Computing Quick and Dirty

Last time we figured out a C program corresponded to a binary I had laying around.  We figured out what the program was but didn’t discuss what a program really is.  So this time lets look at what a program really is when we throw it at a computer.

Executable

An executable is a file that can be run on a machine that it’s designed for.  If you know what reverse engineering software is you probably understand what an executable is.  The point of reverse engineering is to take that executable and recover the code, or at least the functionality from it.

It’s A Program…

Lets trace a program from being written in a high level language (C is the main high level language until further notice)  to execution.

First the code has to be written and saved in a text editor of your choosing.  You had a goal, you wrote some code to accomplish that goal.  Second you pull out your handy C compiler and try compiling your program.  Assuming all is good and there are no errors your C compiler performs approximately four stages of compiling and spits out an executable file.

That whole four stages of compilation is a huge gloss over.  That’s actually one of the more important parts of this whole process.  It’s important because how the program is compiled and converted into machine code directly effects how we see the disassembly of that program.  Lets look at an example of just how important that part is.

Different Compiler Options:

Here’s a really simple program that runs a for loop and spits out whatever number it’s on:

#include 

int main(void) {
    
    for(int i = 0; i < 10; i++) {
        printf("%d\n", i);
    }

    return 0;
}

Simple program with nothing crazy going on.  Lets take a look at what happens when we compile with no flags and then compile with an optimization flag in gcc.

No flags:

qdpost
With an optimization flag -O

qdv2
They look a heck of a lot different, but both versions do exactly the same thing.

What Happens Next:

When the program is run it’s loaded into memory and some magic goes on in the hardware that decides when to send the executable binary to the CPU to execute it.  So it’s not magic it’s a bunch of parts working together in the operating system.

That Important Part:

So that compilation part is really important.  I’ll say it again, that compilation part is really important.  So important that learning how compilers work is going to be a big part of learning to do reverse engineering.  We are going to dig down into some math too.  I love all that shit.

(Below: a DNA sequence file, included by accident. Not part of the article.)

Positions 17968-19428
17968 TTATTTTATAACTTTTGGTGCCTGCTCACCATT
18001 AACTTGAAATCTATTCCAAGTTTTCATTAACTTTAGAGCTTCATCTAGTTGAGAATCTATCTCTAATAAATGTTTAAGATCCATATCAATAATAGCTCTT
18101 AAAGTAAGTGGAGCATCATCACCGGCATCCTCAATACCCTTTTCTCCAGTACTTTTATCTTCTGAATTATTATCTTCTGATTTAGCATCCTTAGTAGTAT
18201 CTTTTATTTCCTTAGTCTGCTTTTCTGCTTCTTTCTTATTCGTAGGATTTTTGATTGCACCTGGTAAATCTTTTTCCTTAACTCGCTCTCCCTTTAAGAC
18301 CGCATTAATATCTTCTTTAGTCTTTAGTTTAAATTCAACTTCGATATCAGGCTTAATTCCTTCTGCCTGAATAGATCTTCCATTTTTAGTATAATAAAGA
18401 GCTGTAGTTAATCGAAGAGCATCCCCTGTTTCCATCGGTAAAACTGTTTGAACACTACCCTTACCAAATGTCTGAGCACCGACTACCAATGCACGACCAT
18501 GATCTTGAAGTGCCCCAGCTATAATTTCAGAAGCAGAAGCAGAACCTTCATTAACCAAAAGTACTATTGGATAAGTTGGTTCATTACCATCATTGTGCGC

We’ve Got It Out Lets Take A Look:

Since we’ve got some assembly up in those pictures lets see what we can determine about the program code while we’re at it.

In the first compilation we used no flags.  We see that 0x0 is moved into a memory address, so we are storing the counter variable i in memory.  That’s expensive relatively speaking (relative to say storing it in a register).  How do I know we are storing it in memory?  The [] brackets are indicators of memory in x86_64 assembly and x86 assembly.

Then we execute an unconditional jump, compare the value in memory to 0x9 and act appropriately.  In the fewer than 9 case that moves to the code block on the left in the graph.  We then move a bunch of stuff around (technical I know) print the number, and increment the value in memory, jump back to the compare and do it all over again until the memory contains 0xa = 10.  When that happens it moves to the code block on the right and returns to the calling function.

In the code with the optimization compiler flag we are doing the same process just in a different way.  First all the processes, except printf, are done in registers.  The register ebx is our counter and when it hits 0xa the loop terminates.  That’s basically all there is to it from the high birds eye view.  If you notice we don’t even have a stack frame set up in the optimized version, it all happens in registers.

Execution:

When execution of the binary occurs the instruction pointer (in this case rip) will move through the machine code line by line following all the instructions.  Until the function returns control back to the calling function.

Conclusion:

That’s a birds eye view of what actually occurs for a program from start to execution.  By birds eye I mean looking down at earth from the space station.  I enjoy all this stuff a lot, which is why I’m writing this blog in the first place.  There is a whole library of books on the topics we are going to cover as time moves forward.  There should be some exciting discoveries along the way and a much better understanding of how programs and computers work.

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